State decision aids proposal for gun range near Sultan

SULTAN — A plan to establish a public gun range along Sultan Basin Road cleared an initial hurdle Tuesday, when the state agreed to give Snohomish County more than 150 acres of forestland.

The state Board of Natural Resources made the unanimous 6-0 decision in Olympia.

County parks staff expects to start drawing up plans for the range early next year. That will happen once the land’s title is transferred, a process that should take a couple of months.

The board’s decision heartened shooting enthusiasts who have championed a public range for decades, as well as public officials who see the range as a potential economic boon for the U.S. 2 corridor. Though the proposed range would sit several miles outside Sultan’s borders, city officials believe it would bring new visitors and business to the area.

“The work has just begun,” said Steve Slawson, a Sultan city councilman. “We really want to work with our neighbors in that area to make it a quality park.”

Neighbors fear the county range would increase noise in the area and harm the environment with lead contamination. During Tuesday’s hearing, about eight people argued each side of the issue in public comments before the natural resources board.

Among the opponents was Jodi Halfhill, a member of the Lake Bronson Club, a nudist group based on scenic land about a mile from proposed range. Members of the club believe people need a place to shoot, but that Sultan Basin Road is the wrong place.

“We’re disappointed,” Halfhill said. “Now, the fight turns to the county. We’re kind of gearing up for that. We’ll make them jump through every hoop they have to jump through.”

The need for a public range has become more pressing, many say. Other popular shooting spots have closed, including a gravel pit on 116th Street SE, near Sultan Basin Road.

The land the state is giving to the county is a few miles farther up Sultan Basin Road from the gravel pit.

The parcel is among more than half million acres of public trust lands statewide that the state Department of Natural Resources has managed for counties since the 1920s. The potential gun range is buffered by state forestland, with the closest neighbors a mile or so away. Money from the land’s timber goes to support local governments.

The county expects to pay nothing for the land itself, only for the administrative costs of the transfer. To build the range, the county must comply with state environmental rules.

County Executive Aaron Reardon pledged that public and private investment would one day make the county range “one of the premier outdoor shooting facilities in the nation.”

“I have always supported this project and am pleased to see it finally moving forward,” Reardon said in a prepared statement. “This project has been discussed for more than 20 years and will provide a safe location for shooting enthusiasts and hobbyists to meet.”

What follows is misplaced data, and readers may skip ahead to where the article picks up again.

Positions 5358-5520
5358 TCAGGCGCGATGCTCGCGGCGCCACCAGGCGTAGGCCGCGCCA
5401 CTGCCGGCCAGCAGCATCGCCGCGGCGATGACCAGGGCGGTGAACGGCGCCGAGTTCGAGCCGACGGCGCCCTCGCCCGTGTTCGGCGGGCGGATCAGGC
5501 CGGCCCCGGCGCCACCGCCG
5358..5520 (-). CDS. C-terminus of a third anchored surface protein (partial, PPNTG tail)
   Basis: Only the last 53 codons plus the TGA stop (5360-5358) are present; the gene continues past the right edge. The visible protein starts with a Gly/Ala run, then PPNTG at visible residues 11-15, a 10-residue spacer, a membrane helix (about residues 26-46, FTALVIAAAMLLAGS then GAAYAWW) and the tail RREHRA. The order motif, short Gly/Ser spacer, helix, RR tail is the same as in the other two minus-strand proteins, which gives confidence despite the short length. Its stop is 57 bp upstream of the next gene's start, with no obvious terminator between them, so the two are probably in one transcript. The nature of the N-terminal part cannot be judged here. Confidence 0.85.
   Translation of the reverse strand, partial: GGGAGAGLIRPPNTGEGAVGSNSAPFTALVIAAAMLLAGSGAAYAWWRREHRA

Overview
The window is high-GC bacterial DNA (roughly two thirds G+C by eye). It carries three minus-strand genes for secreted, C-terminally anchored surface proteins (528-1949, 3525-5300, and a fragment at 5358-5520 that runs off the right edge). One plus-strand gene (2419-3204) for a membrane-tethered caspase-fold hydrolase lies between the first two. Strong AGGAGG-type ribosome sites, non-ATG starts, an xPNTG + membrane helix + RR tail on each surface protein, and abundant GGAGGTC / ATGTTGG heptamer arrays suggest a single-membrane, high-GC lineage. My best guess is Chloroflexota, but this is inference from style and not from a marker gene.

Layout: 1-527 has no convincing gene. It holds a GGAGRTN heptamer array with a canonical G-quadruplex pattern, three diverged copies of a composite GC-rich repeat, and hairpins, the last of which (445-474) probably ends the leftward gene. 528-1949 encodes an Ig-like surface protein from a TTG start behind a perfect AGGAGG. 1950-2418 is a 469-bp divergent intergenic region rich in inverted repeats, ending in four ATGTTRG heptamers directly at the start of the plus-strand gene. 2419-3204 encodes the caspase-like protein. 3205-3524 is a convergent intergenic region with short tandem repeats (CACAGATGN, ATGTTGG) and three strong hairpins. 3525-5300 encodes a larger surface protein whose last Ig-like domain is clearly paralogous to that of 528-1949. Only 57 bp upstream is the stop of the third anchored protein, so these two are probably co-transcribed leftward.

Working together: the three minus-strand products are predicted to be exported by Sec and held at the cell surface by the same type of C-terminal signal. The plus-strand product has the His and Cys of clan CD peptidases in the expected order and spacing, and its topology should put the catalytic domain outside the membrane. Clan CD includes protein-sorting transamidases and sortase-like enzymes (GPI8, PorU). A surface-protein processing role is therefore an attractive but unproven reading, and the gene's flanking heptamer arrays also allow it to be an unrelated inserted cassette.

The county has been working to improve and promote outdoor recreation along the U.S. 2 corridor in cooperation with the state DNR, state Parks Commission and the Sky Valley Chamber of Commerce, as well as the cities of Sultan and Gold Bar.

For now, the county budget sets aside no money for the range. A six-year parks budget calls for $650,000 to develop the project.

Noah Haglund: 425-339-3465; nhaglund@heraldnet.com.

Talk to us

More in Local News

Julie Copeland, center, with her daughters Lillian, 11, Naomi, 7 and son, Michah, 9 with their dog Pippin, 3, outside of Mary's Place on Thursday, Nov. 19, 2020 in Burien, Wa. (Olivia Vanni / The Herald)
A family of 6 pitched tent in Forest Park — then help arrived

Everett’s innovative team of a police officer and a social worker aided them in their time of greatest need.

A major fire broke out on the Everett waterfront Monday morning in an apparently difficult location. (Sue Misao / The Herald) 20181008
Everett boater gets house arrest for fraud in marina fire

He lost his boat in a 2018 fire. But valuables he claimed were destroyed weren’t burned. He sold them on OfferUp.

Port of Everett, state offer new small business grants

Port tenants and companies affected by COVID-19 health restrictions are encouraged to apply.

New Snohomish County online guide aims to boost businesses

County officials have launched an online business directory to help shoppers find local food and wares.

Man arrested after allegedly shooting at, fleeing deputies

A homeowner reportedly found the Lake Stevens man, 40, hiding in a garage and called 911.

Local economic relief programs to get $4.5 million infusion

The new cash will go to small businesses via city grant programs and Economic Alliance Snohomish County.

Auditor: Lack of oversight led to errors in Sultan finances

For a second time, the state auditor’s office urged the city to improve its financial review process.

Voters Brie Roberts, 28, and Michael Woods, 30, vote for the first time at the Robert J. Drewel Administration Building on the Snohomsish County Campus on Monday, Nov. 2, 2020 in Everett, Washington.  (Andy Bronson / The Herald)
Voters young and old put this election in the record book

Generations X and Z, and Millennials, showed up and increased their share of votes compared to 2016.

$250,000 bail for Everett man accused of firing at deputy

A five-mile chase ended with the suspect allegedly breaking into a Mill Creek home Saturday night.

Most Read